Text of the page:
Old radio parts (3)

1920s Radio Components

A job lot bought recently



A pair of early T.C.C. bakelite-housed capacitors

 These are 2uF and 1uF, 200vw probably designed for battery operated sets having an HT supply of around no more than 150 volts

The manufacturer was the Telegraph Condenser Company

but "TCC" sufficed as they were so well known

Early valve rectifiers


Philips 1561

An early rectifier in what is known as a balloon-shaped glass envelope

The anodes are matt black to assist in cooling

Rating: 4 volt 2Amp filament, 120 mA HT current and rated at 500-0-500V RMS


Mazda UU60/250

Another early rectifier both of a variety used in early mains powered radios. This has bright metal anodes containing a lot of metal and pre-date the blackening process of the other type shown above

Rating: 4 volt 1.25Amp filament, 60mA HT current and rated at 250-0-250V RMS

 Other manufacturers made similarly coded valves and improved their ratings to get an edge on sales


A set of 3 very old resistors

 These resistors are sealed in glass tubes presumably to give stability to the early resistive material


A set of 3 coils

 These are Wearite types, carefully matched for three stages of a TRF or "straight" receiver

The cans are solid copper and the coils plug into standard B4 valve sockets

Below (left) is a view of one of the coils showing the matching copper baseplate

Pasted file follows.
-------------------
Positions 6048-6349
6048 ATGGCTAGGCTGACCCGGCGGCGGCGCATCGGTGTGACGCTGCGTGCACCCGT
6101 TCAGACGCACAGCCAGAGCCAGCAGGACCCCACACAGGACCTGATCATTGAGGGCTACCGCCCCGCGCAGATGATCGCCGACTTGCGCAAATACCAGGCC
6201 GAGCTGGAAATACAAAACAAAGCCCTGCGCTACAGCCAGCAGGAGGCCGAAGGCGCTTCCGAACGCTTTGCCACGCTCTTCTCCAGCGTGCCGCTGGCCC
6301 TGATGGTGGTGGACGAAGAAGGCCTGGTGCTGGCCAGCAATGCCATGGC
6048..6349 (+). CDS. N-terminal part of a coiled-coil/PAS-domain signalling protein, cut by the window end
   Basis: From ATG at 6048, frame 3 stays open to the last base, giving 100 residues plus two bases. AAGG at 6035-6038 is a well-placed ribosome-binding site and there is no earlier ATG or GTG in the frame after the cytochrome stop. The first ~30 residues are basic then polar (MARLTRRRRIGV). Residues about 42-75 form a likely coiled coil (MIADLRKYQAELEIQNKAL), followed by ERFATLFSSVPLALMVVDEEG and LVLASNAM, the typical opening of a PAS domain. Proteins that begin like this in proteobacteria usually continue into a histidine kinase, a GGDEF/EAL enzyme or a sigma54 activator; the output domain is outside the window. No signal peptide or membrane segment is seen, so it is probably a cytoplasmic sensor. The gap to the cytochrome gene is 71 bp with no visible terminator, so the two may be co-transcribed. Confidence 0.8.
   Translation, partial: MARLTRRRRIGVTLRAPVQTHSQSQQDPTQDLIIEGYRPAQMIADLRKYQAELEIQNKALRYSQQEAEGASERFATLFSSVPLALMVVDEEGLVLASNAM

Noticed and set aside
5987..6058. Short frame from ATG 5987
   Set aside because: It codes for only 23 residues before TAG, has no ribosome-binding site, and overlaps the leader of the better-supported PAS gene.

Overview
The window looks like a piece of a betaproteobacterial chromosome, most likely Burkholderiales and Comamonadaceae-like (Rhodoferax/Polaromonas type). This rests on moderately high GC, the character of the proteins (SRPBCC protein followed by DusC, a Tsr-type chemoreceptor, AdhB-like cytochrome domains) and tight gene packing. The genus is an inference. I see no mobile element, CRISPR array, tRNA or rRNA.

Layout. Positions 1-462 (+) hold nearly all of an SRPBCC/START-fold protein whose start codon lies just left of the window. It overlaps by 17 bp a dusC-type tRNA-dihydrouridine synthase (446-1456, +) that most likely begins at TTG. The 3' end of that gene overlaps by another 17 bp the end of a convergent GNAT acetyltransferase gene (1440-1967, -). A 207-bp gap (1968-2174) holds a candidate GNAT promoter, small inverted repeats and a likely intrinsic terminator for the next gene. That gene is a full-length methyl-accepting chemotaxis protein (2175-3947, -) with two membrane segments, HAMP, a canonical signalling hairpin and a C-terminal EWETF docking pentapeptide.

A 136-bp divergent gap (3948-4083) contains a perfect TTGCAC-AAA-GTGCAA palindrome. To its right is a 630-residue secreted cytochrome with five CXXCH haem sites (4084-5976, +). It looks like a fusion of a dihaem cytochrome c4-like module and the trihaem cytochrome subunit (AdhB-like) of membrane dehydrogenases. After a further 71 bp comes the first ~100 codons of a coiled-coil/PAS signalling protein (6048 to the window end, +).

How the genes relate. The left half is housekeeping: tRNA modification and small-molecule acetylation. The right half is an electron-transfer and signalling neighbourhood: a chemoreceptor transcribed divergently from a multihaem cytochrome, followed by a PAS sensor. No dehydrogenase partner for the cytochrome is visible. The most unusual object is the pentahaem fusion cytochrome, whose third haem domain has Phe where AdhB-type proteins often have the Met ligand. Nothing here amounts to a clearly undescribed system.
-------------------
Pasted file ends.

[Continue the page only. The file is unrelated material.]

It was vital for a stable receiver that there was no unwanted coupling between the amplifying stages, hence the copper screening cans.


This coil is unscreened and could have been used in the RF stage of a small valve receiver.


The coil would have been mounted horizontally, as shown, on its two posts

John Gibson dropped me a line to say it's the LW/MW tuning coil from a 1932 Ultra Blue Fox radio which is a 2 valve plus rectifier set with a AC2/HL grid leak triode detector utilising reaction, transformer coupled to a AC/Pen output pentode.

Three old solid-dielectric capacitors

This type were used for reaction controls, the name given to the application of positive feedback to improve the gain of a receiver




An old electrolytic capacitor



 Manufactured by TCC this is rated at 500uF, 50 Volt working. The case measures130 mm x 51mm x 51mm

The label is on the rear and will give a clue to the age. Any experts on electrolytic condensers out there?



A pair of post-war TCC adverts

Yet more old components! Return to Entrance